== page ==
Heather Wolpert-Gawron

Book Review: Skulduggery Pleasant

By on May 20, 2008

I loved Derek Landy’s Skulduggery Pleasant.  Let me say it again: I loved this book.  It’s edgy, dark, and hilarious.  I haven’t read a vivid character like this is a long time.  Skulduggery is in one breath a rapscallion, a role-model, and a rogue. Picture Errol Flynn sans skin.

He exists in a universe that lives amongst our own, secretive and magical.  Stephanie Edgley, our mortal tween heroine, stumbles on the underlying magical epidermis in our society, and is lured into its upcoming war.  A Robin to his Batman, Stephanie becomes Skulduggery’s apprentice fighting by his side.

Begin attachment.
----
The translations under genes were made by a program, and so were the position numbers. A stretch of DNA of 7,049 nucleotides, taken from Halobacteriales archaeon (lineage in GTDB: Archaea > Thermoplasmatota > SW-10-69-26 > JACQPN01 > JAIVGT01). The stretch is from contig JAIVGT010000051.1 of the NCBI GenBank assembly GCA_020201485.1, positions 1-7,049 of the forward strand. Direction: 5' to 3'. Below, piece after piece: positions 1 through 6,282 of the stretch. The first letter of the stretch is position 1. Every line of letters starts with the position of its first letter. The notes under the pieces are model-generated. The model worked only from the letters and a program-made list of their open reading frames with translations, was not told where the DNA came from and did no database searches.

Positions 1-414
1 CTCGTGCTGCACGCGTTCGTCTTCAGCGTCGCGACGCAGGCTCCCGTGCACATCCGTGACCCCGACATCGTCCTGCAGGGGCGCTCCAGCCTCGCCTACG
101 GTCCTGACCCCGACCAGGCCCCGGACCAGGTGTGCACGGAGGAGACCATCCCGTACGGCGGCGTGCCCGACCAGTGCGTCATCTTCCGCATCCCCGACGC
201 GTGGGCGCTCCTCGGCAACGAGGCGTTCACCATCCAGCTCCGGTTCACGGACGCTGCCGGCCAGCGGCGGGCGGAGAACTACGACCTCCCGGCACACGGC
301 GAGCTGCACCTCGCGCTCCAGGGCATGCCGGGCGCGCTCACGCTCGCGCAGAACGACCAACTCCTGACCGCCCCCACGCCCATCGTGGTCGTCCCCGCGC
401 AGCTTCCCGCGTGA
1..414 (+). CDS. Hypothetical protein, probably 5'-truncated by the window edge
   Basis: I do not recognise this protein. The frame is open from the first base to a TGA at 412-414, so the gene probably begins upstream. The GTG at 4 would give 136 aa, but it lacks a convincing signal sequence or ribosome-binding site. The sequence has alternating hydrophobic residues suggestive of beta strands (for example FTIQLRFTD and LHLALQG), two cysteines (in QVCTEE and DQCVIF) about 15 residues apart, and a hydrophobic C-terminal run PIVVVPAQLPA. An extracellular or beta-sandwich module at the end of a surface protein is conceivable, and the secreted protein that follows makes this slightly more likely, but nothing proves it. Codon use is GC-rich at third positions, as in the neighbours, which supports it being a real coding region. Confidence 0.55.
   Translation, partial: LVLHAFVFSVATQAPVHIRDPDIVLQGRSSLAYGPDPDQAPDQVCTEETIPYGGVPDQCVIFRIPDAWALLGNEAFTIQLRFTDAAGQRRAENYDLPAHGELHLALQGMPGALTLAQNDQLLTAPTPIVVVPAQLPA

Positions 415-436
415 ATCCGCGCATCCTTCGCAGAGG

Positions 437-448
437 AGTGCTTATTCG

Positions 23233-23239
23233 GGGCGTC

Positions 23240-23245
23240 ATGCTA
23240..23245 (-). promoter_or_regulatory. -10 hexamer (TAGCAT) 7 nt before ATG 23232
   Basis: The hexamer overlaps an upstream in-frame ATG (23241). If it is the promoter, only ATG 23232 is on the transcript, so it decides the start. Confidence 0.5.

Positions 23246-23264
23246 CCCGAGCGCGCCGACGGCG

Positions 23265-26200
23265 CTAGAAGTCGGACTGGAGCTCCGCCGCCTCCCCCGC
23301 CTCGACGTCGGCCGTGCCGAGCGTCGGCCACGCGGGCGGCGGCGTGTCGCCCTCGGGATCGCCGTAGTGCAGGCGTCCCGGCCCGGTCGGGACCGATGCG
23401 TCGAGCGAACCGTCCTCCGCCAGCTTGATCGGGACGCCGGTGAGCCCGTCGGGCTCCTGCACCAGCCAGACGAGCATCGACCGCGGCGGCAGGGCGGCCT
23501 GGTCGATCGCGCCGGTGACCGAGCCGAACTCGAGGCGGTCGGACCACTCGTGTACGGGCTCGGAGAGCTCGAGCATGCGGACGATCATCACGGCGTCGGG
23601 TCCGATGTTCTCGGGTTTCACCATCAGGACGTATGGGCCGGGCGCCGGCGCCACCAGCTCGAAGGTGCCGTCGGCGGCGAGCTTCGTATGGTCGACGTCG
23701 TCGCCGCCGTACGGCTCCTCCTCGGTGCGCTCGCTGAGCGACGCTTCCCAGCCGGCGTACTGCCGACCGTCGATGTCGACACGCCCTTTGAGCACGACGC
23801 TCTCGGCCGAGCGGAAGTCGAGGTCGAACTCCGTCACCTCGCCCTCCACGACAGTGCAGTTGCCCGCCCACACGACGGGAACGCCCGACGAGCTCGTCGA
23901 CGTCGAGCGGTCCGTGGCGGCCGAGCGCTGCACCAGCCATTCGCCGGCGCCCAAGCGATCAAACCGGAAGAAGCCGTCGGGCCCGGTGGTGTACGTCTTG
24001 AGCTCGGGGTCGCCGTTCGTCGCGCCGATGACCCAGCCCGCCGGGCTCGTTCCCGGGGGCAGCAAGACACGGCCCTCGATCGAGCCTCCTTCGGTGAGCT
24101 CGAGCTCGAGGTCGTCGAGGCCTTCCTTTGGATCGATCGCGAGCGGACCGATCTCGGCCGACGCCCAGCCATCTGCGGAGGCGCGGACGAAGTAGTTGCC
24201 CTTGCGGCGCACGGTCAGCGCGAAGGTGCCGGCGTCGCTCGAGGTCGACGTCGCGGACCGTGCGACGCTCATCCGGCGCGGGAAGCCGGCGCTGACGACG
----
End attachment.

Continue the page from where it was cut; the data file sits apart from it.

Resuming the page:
Author Derek Landy taps into the everyday tween dream that beyond this world must lie one that “gets me”, a world in which the tween truly belongs.  Stephanie eventually learns that she belongs in both.

So what can I, the teacher, use it for?

This book inspires me to create literature circles next year that might be themed with narrative strategies.  What a fun first quarter it could be if one group were given Skulduggery Pleasant as a tool to study character and voice, another group could have Eoin Colfer’s Airman to study setting and plot structure, etc…

Either way, Skulduggery Pleasant has landed in my classroom library and is there to stay.  Enjoy at your own risk, for once you’ve learned about his world, you may find that you too belong in it as well.

Wave the banner of literacy and enjoy.

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